• \r\n? |
  • \n |
  • $
  • )
  •  
  • </cfoutput>
  • </cfsavecontent>
  •  
  • <!---
  • Create a compiled Java regular expression pattern object
  • for the experssion that will be parsing the CSV.
  • --->
  • <cfset local.pattern = createObject(
  • "java",
  • "java.util.regex.Pattern"
  • ).compile(
  • javaCast( "string", local.regEx )
  • )
  • />
  •  
  • <!---
  • Now, get the pattern matcher for our target text (the CSV
  • data). This will allows us to iterate over all the tokens
  • in the CSV data for individual evaluation.
  • --->
  • <cfset local.matcher = local.pattern.matcher(
  • javaCast( "string", arguments.csv )
  • ) />
  •  
  •  
  • <!---
  • Create an array to hold the CSV data. We are going to create
  • an array of arrays in which each nested array represents a
  • row in the CSV data file. We are going to start off the CSV
  • data with a single row.
  •  
  • NOTE: It is impossible to differentiate an empty dataset from
  • a dataset that has one empty row. As such, we will always
  • have at least one row in our result.
  • --->
  • <cfset local.csvData = [ [] ] />
  •  
  • <!---
  • Here's where the magic is taking place; we are going to use
  • the Java pattern matcher to iterate over each of the CSV data
  • fields using the regular expression we defined above.
  •  
  • Each match will have at least the field value and possibly an
  • optional trailing delimiter.
  • --->
  • <cfloop condition="local.matcher.find()">
  •  
  • <!---
  • Next, try to get the qualified field value. If the field
  • was not qualified, this value will be null.
  • --->
  • <cfset local.fieldValue = local.matcher.group(
  • javaCast( "int", 1 )
  • ) />
  •  
  • <!---
  • Check to see if the value exists in the local scope. If
  • it doesn't exist, then we want the non-qualified field.
  • If it does exist, then we want to replace any escaped,
  • embedded quotes.
  • --->
  • <cfif structKeyExists( local, "fieldValue" )>
  •  
  • <!---
  • The qualified field was found. Replace escpaed
  • quotes (two double quotes in a row) with an unescaped
  • double quote.
  • --->
  • <cfset local.fieldValue = replace(
  • local.fieldValue,
  • """""",
  • """",
  • "all"
  • ) />
  •  
  • <cfelse>
  •  
  • <!---
  • No qualified field value was found; as such, let's
  • use the non-qualified field value.
  • --->
  • <cfset local.fieldValue = local.matcher.group(
  • javaCast( "int", 2 )
  • ) />
  •  
  • </cfif>
  •  
  • <!---
  • Now that we have our parsed field value, let's add it to
  • the most recently created CSV row collection.
  • --->
  • <cfset arrayAppend(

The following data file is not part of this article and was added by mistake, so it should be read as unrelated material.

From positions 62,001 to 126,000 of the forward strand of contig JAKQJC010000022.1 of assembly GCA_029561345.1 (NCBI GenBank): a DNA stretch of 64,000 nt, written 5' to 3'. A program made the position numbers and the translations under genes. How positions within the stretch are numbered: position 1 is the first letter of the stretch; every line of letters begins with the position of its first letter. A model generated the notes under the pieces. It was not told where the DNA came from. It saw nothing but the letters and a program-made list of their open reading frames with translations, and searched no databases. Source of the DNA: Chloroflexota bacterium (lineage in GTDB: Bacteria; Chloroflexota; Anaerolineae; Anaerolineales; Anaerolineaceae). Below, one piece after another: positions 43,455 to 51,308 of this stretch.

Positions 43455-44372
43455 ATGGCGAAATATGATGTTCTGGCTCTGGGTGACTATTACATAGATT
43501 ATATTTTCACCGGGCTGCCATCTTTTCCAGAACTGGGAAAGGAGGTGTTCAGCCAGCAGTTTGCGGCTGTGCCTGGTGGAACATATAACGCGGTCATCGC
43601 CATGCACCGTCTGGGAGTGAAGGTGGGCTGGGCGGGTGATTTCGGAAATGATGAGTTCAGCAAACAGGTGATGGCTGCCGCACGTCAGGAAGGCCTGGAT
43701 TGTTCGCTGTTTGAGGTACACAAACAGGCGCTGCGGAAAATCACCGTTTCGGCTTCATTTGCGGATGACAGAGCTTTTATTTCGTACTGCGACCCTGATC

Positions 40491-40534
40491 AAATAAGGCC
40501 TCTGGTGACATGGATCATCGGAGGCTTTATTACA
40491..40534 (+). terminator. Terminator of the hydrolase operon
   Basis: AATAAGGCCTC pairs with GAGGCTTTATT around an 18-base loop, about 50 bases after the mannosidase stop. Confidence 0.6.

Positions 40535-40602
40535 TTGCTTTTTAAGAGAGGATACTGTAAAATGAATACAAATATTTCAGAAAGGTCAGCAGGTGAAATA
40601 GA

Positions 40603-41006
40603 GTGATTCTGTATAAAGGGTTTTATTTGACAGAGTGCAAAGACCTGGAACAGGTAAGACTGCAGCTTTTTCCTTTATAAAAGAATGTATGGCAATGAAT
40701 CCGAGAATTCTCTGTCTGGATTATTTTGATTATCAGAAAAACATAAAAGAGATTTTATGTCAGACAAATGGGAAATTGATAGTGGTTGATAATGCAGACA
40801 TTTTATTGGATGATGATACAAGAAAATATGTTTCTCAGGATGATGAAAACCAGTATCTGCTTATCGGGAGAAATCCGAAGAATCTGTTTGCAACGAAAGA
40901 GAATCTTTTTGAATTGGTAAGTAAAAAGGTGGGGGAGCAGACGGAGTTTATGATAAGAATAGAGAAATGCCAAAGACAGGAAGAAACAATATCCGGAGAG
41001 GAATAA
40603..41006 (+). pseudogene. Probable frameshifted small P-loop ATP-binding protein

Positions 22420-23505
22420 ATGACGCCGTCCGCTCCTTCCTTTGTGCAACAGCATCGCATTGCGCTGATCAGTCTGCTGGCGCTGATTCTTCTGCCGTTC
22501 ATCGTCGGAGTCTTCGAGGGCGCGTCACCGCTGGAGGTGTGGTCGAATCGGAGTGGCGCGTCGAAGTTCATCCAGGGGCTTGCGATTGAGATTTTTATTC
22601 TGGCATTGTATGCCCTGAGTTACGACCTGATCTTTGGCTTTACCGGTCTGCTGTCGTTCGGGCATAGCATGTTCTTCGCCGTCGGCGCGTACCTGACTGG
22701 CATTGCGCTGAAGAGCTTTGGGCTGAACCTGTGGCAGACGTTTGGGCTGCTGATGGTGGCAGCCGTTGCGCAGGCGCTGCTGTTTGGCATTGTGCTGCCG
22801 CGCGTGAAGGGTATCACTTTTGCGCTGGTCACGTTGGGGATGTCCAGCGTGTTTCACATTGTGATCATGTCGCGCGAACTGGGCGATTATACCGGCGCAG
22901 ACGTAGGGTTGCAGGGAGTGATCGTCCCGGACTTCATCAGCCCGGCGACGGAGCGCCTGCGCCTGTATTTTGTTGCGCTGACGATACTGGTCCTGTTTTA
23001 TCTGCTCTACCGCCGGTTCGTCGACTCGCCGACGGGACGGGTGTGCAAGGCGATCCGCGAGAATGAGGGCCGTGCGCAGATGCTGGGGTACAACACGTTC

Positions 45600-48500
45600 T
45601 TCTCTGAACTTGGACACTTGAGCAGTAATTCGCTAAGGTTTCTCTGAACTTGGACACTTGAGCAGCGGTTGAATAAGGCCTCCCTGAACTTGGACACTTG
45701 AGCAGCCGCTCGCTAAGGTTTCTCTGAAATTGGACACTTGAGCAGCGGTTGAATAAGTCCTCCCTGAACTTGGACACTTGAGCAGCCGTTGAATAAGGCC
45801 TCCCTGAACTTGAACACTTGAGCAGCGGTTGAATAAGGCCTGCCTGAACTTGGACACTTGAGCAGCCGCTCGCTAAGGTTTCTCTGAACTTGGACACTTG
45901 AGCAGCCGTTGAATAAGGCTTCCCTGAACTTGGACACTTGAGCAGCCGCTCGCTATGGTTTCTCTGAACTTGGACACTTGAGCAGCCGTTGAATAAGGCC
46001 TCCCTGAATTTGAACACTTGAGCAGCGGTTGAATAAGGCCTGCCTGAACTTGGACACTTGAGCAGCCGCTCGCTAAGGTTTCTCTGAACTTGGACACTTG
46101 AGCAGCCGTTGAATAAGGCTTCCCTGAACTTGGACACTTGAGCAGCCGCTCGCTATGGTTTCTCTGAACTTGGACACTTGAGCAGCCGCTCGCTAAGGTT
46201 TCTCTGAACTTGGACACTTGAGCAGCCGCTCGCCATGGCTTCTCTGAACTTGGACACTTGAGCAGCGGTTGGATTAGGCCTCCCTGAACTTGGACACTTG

• local.csvData[ arrayLen( local.csvData ) ],
  • local.fieldValue
  • ) />
  •  
  • <!---
  • Get the delimiter. We know that the delimiter will always
  • be matched, but in the case that it matched the end of
  • the CSV string, it will not have a length.
  • --->
  • <cfset local.delimiter = local.matcher.group(
  • javaCast( "int", 3 )
  • ) />
  •  
  • <!---
  • Check to see if we found a delimiter that is not the
  • field delimiter (end-of-file delimiter will not have
  • a length). If this is the case, then our delimiter is the
  • line delimiter. Add a new data array to the CSV
  • data collection.
  • --->
  • <cfif (
  • len( local.delimiter ) &&
  • (local.delimiter neq arguments.delimiter)
  • )>
  •  
  • <!--- Start new row data array. --->
  • <cfset arrayAppend(
  • local.csvData,
  • arrayNew( 1 )
  • ) />
  •  
  • <!--- Check to see if there is no delimiter length. --->
  • <cfelseif !len( local.delimiter )>
  •  
  • <!---
  • If our delimiter has no length, it means that we
  • reached the end of the CSV data. Let's explicitly
  • break out of the loop otherwise we'll get an extra
  • empty space.
  • --->
  • <cfbreak />
  •  
  • </cfif>
  •  
  • </cfloop>
  •  
  •  
  • <!---
  • At this point, our array should contain the parsed contents
  • of the CSV value as an array of arrays. Return the array.
  • --->
  • <cfreturn local.csvData />
  • </cffunction>

The interface to this version of the UDF is the same as it was before; the only difference is in how it works internally. You should be able to use this in-place of the old one without any problems.

To make sure this was working properly, I set up a few outlier test cases:

  • <h2>
  • Empty String
  • </h2>
  •  
  • <!--- Test the empty string. --->
  • <cfset result = csvToArray( csv = "" ) />
  •